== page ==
Marketers love fancy words. Such words make the products they market sound better, more important, or more rare than they actually are. Take acetate sunglasses, for example. Marketers might use the word ‘acetate’ in their description despite the fact that the vast majority of consumers have no idea what the substance is. They use the word because it sells.
Makers of designer sunglasses know the power of words. Take Utah’s Olympic Eyewear. They make more than two dozen brands of designer-like sunglasses to compete with the big boys by offering comparable quality at a much lower price. The people at Olympic know that their sunglasses are every bit as good as the higher-priced competition. They also know that there is a certain segment of the population willing to spend five times as much on a luxury brand.
Marketing language is not limited to sunglasses or the eyewear industry. It is all around us. Used car lots no longer sell used cars; they sell ‘pre-enjoyed’ vehicles. Cutlery designers no longer make kitchen knives. Instead, they make triple-riveted, micro-serrated blades with ergonomic handles. Indeed, product descriptions have become mini novels packed with fancy words designed to impress.
The History of Acetate
Getting back to those acetate sunglasses, acetate has actually been around since the 1800s. The particular acetate used to make frames for eyewear was originally invented in 1865 when French chemist Paul Schützenberger first combined cellulose with acetic acid.
By the way, acetic acid is what gives vinegar its flavor and aroma. Vinegar is essentially 4% acetic acid and 96% water. Schützenberger discovered that when he mixed acetic acid with cellulose, he could create a film-like substance with certain desirable properties. Some 40 years later, Camille and Henry Dreyfus took what Schützenberger had learned and used it to produce photography film.
Their process created something known as ‘dope’, an acetate lacquer that was eventually sold to the aerospace industry where it was used as a coating for fabric aircraft wings. From there, cellulose acetate was developed as a filament yarn and eventually a thermoplastic. It is the thermoplastic form of cellulose acetate that makes up the bulk of a pair of acetate sunglasses.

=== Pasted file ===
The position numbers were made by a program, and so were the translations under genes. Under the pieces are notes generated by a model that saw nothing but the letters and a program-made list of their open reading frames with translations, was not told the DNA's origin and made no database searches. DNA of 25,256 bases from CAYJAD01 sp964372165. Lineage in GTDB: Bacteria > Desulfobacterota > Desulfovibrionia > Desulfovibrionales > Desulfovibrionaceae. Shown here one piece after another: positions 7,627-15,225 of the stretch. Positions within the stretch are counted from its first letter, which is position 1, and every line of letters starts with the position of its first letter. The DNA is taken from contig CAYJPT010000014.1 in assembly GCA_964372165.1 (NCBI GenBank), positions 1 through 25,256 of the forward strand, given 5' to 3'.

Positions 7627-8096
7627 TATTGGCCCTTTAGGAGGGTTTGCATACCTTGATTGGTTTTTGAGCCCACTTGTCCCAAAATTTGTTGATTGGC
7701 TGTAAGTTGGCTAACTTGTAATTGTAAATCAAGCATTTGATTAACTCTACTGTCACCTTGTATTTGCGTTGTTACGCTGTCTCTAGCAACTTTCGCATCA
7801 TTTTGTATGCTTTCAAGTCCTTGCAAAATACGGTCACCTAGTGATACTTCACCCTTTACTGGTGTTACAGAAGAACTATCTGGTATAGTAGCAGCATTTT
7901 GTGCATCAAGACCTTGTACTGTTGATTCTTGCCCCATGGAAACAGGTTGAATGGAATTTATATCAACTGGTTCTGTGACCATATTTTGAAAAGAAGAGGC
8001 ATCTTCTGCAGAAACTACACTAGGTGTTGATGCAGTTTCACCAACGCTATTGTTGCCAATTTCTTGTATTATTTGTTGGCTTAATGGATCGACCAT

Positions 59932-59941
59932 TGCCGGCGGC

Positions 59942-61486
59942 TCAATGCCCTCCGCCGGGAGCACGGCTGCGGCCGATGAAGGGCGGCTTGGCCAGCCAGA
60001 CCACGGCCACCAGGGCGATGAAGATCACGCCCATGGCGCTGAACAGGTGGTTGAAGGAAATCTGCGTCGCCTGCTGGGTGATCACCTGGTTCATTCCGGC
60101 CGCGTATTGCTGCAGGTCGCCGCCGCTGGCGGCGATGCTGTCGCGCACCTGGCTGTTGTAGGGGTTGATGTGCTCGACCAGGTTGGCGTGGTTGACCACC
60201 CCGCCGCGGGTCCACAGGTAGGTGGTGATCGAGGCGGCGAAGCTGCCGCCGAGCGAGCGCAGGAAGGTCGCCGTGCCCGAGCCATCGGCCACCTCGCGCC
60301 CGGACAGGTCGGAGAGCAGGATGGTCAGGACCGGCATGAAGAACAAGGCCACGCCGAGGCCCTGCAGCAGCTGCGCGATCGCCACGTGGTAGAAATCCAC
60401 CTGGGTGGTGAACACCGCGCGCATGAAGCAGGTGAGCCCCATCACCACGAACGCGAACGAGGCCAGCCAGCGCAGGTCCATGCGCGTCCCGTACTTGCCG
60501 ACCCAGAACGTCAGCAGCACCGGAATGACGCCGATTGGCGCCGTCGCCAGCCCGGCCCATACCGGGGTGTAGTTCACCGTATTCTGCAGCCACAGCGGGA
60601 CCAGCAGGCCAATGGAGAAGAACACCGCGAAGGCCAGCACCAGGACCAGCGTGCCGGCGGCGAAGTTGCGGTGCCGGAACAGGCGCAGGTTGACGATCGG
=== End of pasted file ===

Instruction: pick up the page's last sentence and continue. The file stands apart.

Cheap and Easy
At this point, it should be understood that acetate is cheap and easy to make. It is by no means a space-age material that requires a ton of labor and financial investment to produce. Perhaps that is one of the reasons it has enjoyed such widespread adoption – ranging from thermoplastics to cigarette filters.
Maybe its relatively low-cost is one of the reasons eyewear manufacturers love the material. But there is another reason to appreciate acetate: it is resistant to most chemicals. You can put a pair of acetate sunglasses through the ringer, exposing them to cleaning products, solvents, etc. and they would not be bothered.
Injection Molding with Acetate
As a thermoplastic material, cellulose acetate can be molded into a variety of forms. Injection molding is the preferred process for transforming it into eyewear frames. A cellulose acetate thermoplastic is prepared and shipped to manufacturers as small pellets that are fed into an injection mold machine.
The pellets are heated until the material melts. The melted material is then injected into a mold where it takes the desired shape and quickly cools. Finally, the frames are ejected from the mold with either a blast of air or a set of small pins. All that’s left is to trim them.
Now you know what is really behind those acetate sunglasses you are thinking of buying. Only you can decide if they are worth the price.